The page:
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Are high-pressure sports good for my child?

Q: I think sports are a wonderful team-builder. But I’ve noticed that some of the parents on my son’s soccer team are so focused on winning that they are screaming at 9-year-olds who make mistakes and calling the referees names. Is playing soccer doing more harm than good in these circumstances? How can I change things?

A: Asking whether sports are good for a child is a bit like a backpacker asking if wild berries are safe to snack on – “It all depends.” If the trail is winding through wild strawberries, then snacking is just fine. But eating handfuls of pokeweed berries is bound to lead to headaches, stomach pain and worse!

Sports spectators out of control.

 The National Association of Sports Officials reports abusive parents in nearly every sport. For example, Roger Bratcher was attending his child’s T-ball game when he didn’t like a call. He ran out among the 5- and 6-year-olds; when a scuffle began with the officials, a player received injuries to her face. As a consequence, Bratcher was banned from Daviess County (Kentucky) parks and playgrounds from 2003 to 2008. In Canada, in 2001, every single spectator was removed from an arena when Pee-Wee hockey fans screamed and threw objects at referees. Although your son’s games aren’t at this level, they aren’t positive experiences; stepping in to make a change is a good idea.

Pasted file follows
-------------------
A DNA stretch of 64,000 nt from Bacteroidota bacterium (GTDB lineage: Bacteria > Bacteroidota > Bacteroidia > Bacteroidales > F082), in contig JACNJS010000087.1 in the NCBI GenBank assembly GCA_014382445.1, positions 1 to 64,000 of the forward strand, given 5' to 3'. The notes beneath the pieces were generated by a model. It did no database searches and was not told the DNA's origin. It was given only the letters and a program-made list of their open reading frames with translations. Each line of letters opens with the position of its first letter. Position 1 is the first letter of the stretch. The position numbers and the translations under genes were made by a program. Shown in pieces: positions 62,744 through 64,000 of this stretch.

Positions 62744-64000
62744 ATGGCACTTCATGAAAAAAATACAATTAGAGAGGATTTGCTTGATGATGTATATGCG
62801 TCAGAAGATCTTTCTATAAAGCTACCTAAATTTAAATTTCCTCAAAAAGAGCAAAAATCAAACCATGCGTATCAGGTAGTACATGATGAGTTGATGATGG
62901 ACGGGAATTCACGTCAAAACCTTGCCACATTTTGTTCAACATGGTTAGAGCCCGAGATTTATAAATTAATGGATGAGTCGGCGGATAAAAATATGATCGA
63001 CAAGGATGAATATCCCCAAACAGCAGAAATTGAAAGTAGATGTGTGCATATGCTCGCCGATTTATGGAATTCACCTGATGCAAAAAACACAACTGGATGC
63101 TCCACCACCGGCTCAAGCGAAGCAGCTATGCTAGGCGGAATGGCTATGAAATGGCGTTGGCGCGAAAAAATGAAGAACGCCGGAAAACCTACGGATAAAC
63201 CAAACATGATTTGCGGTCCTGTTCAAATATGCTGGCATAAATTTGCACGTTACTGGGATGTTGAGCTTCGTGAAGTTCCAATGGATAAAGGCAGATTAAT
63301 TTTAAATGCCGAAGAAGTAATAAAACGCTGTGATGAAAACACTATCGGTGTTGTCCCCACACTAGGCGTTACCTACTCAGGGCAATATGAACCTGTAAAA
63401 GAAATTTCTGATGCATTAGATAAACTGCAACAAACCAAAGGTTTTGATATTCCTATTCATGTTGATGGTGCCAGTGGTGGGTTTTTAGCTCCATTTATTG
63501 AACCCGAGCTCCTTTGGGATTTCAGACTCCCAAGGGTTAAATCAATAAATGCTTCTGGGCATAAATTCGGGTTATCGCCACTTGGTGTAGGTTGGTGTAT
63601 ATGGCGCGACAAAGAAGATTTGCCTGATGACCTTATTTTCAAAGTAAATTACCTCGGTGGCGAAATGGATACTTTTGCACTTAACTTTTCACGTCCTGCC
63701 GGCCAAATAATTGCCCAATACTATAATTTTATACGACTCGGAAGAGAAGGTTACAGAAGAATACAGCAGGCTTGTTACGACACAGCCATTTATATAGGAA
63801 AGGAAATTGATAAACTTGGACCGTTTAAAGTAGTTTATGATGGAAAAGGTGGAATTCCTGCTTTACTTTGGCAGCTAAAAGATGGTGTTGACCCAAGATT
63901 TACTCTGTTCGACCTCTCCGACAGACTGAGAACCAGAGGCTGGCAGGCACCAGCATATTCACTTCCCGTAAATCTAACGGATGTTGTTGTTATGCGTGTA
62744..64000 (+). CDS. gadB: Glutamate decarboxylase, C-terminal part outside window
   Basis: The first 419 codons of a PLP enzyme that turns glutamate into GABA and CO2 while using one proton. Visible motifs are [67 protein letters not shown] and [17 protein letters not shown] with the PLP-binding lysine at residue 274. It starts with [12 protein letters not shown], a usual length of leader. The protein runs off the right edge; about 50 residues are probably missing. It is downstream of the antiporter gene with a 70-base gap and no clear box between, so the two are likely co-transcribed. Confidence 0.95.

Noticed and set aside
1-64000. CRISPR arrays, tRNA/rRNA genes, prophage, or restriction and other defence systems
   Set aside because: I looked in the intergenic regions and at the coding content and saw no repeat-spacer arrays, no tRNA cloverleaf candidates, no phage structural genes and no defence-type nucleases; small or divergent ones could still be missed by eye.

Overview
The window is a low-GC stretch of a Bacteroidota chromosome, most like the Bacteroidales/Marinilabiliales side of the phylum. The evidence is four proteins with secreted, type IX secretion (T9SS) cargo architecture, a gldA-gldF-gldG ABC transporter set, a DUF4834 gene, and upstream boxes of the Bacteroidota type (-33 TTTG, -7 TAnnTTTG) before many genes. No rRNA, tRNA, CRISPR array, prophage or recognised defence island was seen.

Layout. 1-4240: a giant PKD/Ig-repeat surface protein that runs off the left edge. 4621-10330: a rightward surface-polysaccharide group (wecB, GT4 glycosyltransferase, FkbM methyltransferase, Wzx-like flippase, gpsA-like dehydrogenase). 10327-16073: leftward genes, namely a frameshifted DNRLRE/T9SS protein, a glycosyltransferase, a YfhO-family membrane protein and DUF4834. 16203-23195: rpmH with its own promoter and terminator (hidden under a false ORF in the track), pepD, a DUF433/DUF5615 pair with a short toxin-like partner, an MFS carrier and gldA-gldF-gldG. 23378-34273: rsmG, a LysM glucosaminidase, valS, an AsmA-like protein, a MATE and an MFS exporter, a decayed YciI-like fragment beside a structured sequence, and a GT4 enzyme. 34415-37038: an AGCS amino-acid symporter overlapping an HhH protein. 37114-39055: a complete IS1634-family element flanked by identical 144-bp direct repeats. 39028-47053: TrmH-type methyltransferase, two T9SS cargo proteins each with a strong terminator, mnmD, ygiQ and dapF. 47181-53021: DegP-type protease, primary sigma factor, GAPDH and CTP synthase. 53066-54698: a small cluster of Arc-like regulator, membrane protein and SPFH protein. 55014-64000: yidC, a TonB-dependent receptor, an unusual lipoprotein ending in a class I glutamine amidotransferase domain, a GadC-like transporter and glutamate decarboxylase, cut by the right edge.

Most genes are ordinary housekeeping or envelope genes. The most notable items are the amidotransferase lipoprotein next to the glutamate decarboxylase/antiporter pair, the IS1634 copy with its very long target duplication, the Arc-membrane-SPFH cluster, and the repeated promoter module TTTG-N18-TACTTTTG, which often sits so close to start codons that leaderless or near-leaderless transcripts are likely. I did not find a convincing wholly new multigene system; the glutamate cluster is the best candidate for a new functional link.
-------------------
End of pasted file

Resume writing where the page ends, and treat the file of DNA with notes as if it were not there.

Promote a healthy culture.

 Are there parent meetings you could attend to encourage healthy goals? Children shouldn’t be “in training” to earn a college scholarship! Their focus should be on learning how to work with one another toward a mutual goal, developing the sense of what it means to function as a group. Parents who are tempted to scream when they view a mistake need to remember that they can’t judge whether that child is doing well for his or her level of development. Each child has a different level of physical maturity that needs to be respected; childhood includes maturation of the corpus callosum, which facilitates integration of information across the two hemispheres of the brain, which is important in sports. Sports should help a child earn a sense of self-esteem for putting forth a good effort. Remember what Thomas Edison said: “I have not failed. I’ve just found 10,000 ways that won’t work.” We make mistakes when we learn new skills; we try out things that don’t work. Parents should try to catch every team member making good plays and yell out your support!

Be creative!

 It may be that a particular team culture is set in cement. Can you coach a team? Then you can set the climate from the beginning. Bringing the Gospel to the field doesn’t require preaching – you can set a good example by the way you coach.  Is your child interested in a different sport? See if another team has parents better attitudes. Keep working as an advocate for a healthy sports climate for your son because the psychological and physical benefits will bring him lifelong advantages!

Dr. Cathleen McGreal

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